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Basal Cell and Squamous Cell Skin Cancers

Basal Cell and Squamous Cell Skin CancersCancer, also called malignant neoplasm, occurs when cells in the body divide uncontrollably.   Cancer occurs when the genetic material in the body cells is damaged and the body is unable to repair this damage. These damaged cells divide and multiply uncontrollably forming a tumor mass. Uncontrolled division of skin cells is called skin cancer. Skin cancer is one of the most common forms of cancer with over 1 million new cases reported every year in the U.S.

The most common changes observed in skin cancer include a new growth or sore that does not heal well. The two most common types of skin cancer are basal cell carcinoma and squamous cell carcinoma. They are also referred to as non–melanoma skin cancer.

Basal cell carcinoma

Basal cell carcinoma is the most common form of skin cancer. About 80% of skin cancer cases are found to be basal cell carcinoma. It can look like a small pearly nodule or pinkish patch on the skin. It can also appear as a sore that seems to heal but returns repeatedly or as yellowish waxy scar. It develops as a result of short-term exposure to harmful UV rays such as during vacations and on the sun-exposed areas such as the face, ears, scalp, neck and trunk. These cancers grow slowly and rarely spread to other parts of the body.

Squamous cell carcinoma

About 16% of skin cancers are squamous cell carcinoma. Squamous cell carcinoma develops most commonly in middle-aged and elderly people with fair complexion and long-term exposure to sun rays. It appears as a crusted or scaly area over your skin. It is most commonly seen on sun-exposed areas of the body.

Causes

Sun exposure is the most common cause of skin cancer. Exposure to the sun’s ultraviolet (UV) rays damages the DNA in the skin cells. When your body fails to repair the damaged DNA, which has occurred with chronic sun exposure, cancer develops.

Warning Signs

Sores that does not heal, or grow bigger turn into tumors. Sores or tumors in or around the body openings should be watched carefully as these can behave aggressively.

Treatment

Dermatologists diagnose skin cancer by physical observation of the shape, size, color, and texture of an affected or suspicious area. They may also order a skin biopsy where a piece of skin from the affected area is removed and observed under a microscope for the presence of cancer cells. They may also perform various tests to exclude other causes for the lesions.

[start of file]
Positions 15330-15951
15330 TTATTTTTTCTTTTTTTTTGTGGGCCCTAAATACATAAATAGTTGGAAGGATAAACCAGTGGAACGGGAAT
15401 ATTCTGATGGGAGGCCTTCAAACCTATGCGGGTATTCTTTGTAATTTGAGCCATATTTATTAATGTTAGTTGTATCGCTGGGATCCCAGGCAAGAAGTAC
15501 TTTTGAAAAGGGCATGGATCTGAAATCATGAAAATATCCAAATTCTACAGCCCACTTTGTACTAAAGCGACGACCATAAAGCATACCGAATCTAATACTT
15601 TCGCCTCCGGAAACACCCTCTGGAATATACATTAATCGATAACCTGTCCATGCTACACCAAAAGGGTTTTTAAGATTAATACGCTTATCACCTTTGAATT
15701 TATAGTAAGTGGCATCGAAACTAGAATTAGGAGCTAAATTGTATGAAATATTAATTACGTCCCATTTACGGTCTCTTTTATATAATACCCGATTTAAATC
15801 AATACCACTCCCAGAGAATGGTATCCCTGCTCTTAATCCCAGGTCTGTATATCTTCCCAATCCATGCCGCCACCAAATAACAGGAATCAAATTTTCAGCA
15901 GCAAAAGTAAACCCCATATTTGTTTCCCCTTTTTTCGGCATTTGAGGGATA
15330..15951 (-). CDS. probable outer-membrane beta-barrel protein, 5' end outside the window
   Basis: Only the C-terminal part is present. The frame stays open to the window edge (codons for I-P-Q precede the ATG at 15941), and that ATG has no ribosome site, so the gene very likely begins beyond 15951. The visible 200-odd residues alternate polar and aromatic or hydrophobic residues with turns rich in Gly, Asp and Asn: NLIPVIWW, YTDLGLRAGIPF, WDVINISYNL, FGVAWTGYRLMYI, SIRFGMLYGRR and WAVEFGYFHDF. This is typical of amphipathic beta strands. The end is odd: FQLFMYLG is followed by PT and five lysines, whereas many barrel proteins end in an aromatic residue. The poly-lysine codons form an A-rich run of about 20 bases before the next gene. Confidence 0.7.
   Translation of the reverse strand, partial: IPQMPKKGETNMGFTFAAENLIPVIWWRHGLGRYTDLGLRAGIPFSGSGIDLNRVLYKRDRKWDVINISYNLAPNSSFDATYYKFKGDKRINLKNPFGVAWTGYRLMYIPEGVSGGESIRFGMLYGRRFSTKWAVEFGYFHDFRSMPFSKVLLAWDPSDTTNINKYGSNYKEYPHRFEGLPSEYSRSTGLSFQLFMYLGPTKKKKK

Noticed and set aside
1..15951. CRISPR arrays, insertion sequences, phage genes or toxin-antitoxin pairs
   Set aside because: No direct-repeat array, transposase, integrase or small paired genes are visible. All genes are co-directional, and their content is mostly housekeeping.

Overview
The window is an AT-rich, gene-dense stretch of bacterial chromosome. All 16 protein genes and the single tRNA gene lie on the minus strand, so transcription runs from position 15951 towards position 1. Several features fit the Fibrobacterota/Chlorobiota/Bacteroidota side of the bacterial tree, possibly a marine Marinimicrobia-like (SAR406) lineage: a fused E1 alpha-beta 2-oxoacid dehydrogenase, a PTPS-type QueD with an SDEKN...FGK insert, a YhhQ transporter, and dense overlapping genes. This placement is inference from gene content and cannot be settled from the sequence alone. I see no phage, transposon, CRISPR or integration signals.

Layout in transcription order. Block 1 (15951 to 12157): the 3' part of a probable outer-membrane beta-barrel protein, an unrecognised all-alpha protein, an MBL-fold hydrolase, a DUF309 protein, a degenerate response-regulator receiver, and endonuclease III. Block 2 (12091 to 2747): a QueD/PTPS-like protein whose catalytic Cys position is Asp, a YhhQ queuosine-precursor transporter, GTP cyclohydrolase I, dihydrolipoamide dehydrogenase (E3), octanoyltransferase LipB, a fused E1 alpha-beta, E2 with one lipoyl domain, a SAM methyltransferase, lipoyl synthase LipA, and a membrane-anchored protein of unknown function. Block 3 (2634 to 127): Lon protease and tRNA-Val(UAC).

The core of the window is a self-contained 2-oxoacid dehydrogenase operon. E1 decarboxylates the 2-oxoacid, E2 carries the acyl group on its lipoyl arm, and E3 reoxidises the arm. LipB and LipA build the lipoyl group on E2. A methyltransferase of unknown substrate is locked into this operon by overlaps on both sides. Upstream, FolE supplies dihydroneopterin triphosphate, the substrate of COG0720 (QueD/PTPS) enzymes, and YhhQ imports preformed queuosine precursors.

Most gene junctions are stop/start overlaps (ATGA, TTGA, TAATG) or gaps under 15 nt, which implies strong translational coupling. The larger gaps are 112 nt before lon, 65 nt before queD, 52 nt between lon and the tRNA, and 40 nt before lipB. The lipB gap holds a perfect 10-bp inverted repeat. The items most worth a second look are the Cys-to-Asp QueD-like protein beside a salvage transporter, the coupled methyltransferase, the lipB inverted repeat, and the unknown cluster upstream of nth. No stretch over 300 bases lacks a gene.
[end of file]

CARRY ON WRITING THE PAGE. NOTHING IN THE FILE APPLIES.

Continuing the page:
Your dermatologist considers various factors before initiating treatment such as the type, location, severity or aggressiveness of the cancer, patients’ age and condition. There are several treatment options available to treat skin cancers. Treatment is either medical therapy or surgical therapy.

  • Medical Therapy
    • Topical medicines – topical creams containing 5-fluorouracil (Efudex®) imiquimod (Aldara®) are applied to attack the cancer cells and stimulate the immune system.
    • Interferon injections – intralesional injections of interferon.
  • Surgical therapy
    • Curettage and desiccation – Curettage involves scooping out the cancer mass with the help of a spoon–like instrument called a curette.
      Desiccation is then done by applying an electric current to control bleeding and kill the remaining cancer cells.
    • Surgical excision – removal of the entire tumor mass.
    • Radiation therapy – This treatment uses high energy radiation to damage cell’s DNA.  It is usually used to treat cancer which has spread to organs and cancer in areas that are difficult to treat surgically.
    • Cryosurgery: In this technique, liquid nitrogen is applied to freeze and kill the abnormal cancer cells.
    • Laser surgery – Cancer cells are destroyed and their growth is arrested using laser beams
    • Mohs micrographic surgery: Also known as "microscopically controlled excision”, in this method  the surgeon removes a small piece of the tumor mass and examines it under the microscope during surgery. The procedure of removing and examining continues until the cancerous growth is removed and skin sample is free of cancer cells. It is preferred for large tumors that recur after previous treatment.

Preventive Tips

Avoiding sun exposure is a good preventive measure. Some common preventive tips you should follow include:

  • Avoid unprotected exposure to the sun between 10 am to 4 pm.
  • Wear broad brimmed hats and protective clothing when outdoors in the sun.
  • Use a water resistant sunscreen with UVA protection and SPF 30 or higher regularly
  • Apply sunscreen liberally and apply every two to three hours, especially after swimming or physical activity that may cause sweating.

Click here to schedule your consultation with Dr. Resnik

See complete Wikipedia article here.

For more information from the American Academy of Dermatology click here.

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